It's all very normal for a standard classical musician. I'm glad that she is there for you. Are you taking lessons from her?

I am thinking/wondering....  After one has played for so long, I guess for more advanced pieces if one is looking to play them according to how they were written, then it is usually by sheet 1. for reference as many are long,  and 2. So that when jammin' we can play the same arrangement. 3. after years of playing maybe one doesn't commit every long piece to memory.

You pretty much got it but the truth is that most classical musicians don't memorize anything. They just study and perform the works right off the music.

Just curious. Not knocking ear playing.  I think it is obviously how a musician should be able to play music...USE THOSE EARS. :)

A great musician makes great music. :)

"The richest person is not the one who has the most,
but the one who needs the least."

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coolpinkone
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June 26, 2014 - 7:22 pm
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@Fiddlerman 

Thanks for taking the time to answer my questions.  

I am not taking lessons from my friend.  But she always is there for me anytime I want to learn.  I always feel so inferior..it takes me a while to get the gumption up to jam.  She would play with me every week if I made myself available. She has helped me tremendously.  (BTW.. she really thought my Soloist was an upgrade!!! ) ;)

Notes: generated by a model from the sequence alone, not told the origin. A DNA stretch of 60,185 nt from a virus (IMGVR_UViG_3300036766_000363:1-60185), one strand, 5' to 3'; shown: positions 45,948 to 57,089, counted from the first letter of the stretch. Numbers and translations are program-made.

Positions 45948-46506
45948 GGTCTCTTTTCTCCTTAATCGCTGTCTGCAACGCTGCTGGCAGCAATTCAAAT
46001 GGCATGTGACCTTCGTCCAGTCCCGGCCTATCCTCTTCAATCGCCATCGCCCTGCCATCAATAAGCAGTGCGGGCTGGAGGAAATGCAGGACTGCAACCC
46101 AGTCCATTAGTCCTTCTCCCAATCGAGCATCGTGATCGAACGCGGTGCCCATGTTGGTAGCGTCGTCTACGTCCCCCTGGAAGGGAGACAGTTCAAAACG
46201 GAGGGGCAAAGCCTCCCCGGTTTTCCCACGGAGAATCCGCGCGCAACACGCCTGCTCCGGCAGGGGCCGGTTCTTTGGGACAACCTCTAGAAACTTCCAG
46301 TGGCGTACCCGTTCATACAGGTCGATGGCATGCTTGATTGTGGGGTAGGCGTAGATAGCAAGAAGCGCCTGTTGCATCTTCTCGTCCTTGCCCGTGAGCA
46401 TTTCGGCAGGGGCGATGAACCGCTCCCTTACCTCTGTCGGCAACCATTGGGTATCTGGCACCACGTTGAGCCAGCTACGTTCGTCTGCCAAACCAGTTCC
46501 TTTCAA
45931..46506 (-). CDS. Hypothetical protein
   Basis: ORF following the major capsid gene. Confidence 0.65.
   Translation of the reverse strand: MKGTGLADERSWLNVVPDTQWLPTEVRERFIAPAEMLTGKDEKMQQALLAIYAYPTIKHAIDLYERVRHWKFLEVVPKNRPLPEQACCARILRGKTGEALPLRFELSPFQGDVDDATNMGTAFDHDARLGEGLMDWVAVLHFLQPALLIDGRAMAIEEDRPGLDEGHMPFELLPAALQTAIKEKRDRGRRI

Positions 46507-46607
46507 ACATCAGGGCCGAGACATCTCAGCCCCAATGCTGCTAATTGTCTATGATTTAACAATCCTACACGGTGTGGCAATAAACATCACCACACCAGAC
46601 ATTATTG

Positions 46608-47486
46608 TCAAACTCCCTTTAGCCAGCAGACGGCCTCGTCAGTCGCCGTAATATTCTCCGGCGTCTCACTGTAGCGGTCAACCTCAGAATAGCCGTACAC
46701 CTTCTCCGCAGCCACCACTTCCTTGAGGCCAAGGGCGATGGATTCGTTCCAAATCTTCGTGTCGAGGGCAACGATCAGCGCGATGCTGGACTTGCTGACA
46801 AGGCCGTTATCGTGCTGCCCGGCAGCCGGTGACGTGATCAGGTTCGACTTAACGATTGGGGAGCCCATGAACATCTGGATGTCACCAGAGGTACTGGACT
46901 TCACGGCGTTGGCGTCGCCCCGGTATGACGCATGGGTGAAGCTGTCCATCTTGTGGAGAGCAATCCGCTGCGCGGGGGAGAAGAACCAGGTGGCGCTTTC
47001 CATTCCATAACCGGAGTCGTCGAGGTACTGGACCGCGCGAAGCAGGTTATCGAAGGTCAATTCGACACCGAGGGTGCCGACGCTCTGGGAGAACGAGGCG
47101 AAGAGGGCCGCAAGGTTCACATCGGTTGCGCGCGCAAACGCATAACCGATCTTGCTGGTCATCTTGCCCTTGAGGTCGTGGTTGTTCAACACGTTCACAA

Thanks again.

Toniviolin-1267

Vibrato Desperato.... Desperately seeking vibrato

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RosinedUp
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To justify themselves, school music programs have to put their results on display.  The parents are not going to sit through fifty solos in an evening---witness the thread here about a month ago from a parent upset about their child's recital piece being abridged.  Neither do they want to sit through the performances of ten small combos, even if the music teacher(s) had the time and energy to supervise all of that.  It seems that a band or orchestra is the efficient way to demonstrate results.

Someone who can't read music is pretty much useless to a large school band or orchestra.  A student starts at the bottom, playing the 2nd, 3rd, or 4th parts, which only rarely carry the melody.  A part without the melody is hard to remember, even if one can obtain a recording of it.  Even one who can very easily learn a part by ear cannot be a leader on that skill alone, as they cannot be the first to learn an unfamiliar piece. A sight reader is ready to play now

A student who can play by ear or improvise may be trouble, in case they feel more "creative" than the other 49 players.

I think those are the main reasons ear playing isn't encouraged much in school.